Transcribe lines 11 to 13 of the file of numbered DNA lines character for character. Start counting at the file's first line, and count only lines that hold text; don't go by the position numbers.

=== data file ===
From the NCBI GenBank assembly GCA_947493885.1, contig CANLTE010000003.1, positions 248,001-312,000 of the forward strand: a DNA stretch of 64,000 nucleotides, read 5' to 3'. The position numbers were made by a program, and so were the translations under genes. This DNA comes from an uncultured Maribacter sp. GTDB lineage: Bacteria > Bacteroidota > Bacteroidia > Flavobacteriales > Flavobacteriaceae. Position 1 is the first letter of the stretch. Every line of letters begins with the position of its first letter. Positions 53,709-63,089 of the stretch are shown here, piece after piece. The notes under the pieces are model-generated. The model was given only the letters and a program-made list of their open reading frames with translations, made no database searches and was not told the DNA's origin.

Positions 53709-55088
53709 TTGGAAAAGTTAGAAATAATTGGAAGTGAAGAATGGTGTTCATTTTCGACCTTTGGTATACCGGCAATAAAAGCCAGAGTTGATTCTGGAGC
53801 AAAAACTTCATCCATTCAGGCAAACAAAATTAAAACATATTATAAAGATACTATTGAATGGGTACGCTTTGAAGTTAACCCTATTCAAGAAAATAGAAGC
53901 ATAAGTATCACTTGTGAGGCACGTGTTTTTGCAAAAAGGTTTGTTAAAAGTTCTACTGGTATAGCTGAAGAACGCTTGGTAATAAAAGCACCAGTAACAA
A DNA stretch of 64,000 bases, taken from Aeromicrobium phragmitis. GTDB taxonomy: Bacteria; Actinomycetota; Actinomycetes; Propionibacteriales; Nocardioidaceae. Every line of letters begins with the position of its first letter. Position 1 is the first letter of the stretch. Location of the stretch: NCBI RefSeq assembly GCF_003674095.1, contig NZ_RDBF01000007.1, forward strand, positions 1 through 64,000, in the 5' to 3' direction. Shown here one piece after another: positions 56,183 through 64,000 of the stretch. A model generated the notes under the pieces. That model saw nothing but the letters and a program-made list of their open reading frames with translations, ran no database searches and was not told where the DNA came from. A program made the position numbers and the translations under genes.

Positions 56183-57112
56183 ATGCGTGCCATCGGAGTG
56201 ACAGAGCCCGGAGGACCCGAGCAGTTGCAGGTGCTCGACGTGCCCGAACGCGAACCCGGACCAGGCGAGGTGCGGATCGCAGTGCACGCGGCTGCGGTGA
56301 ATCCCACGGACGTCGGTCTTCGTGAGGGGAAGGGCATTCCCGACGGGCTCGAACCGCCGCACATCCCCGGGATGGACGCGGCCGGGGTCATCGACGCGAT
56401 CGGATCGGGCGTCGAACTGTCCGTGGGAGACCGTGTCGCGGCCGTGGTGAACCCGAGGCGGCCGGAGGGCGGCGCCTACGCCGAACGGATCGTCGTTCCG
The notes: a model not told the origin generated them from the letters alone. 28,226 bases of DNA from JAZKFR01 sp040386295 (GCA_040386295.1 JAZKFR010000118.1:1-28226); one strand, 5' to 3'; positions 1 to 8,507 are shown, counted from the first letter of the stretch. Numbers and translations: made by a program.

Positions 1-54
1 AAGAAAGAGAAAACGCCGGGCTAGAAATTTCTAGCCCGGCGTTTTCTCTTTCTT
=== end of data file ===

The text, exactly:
56401 CGGATCGGGCGTCGAACTGTCCGTGGGAGACCGTGTCGCGGCCGTGGTGAACCCGAGGCGGCCGGAGGGCGGCGCCTACGCCGAACGGATCGTCGTTCCG
The notes: a model not told the origin generated them from the letters alone. 28,226 bases of DNA from JAZKFR01 sp040386295 (GCA_040386295.1 JAZKFR010000118.1:1-28226); one strand, 5' to 3'; positions 1 to 8,507 are shown, counted from the first letter of the stretch. Numbers and translations: made by a program.

Positions 1-54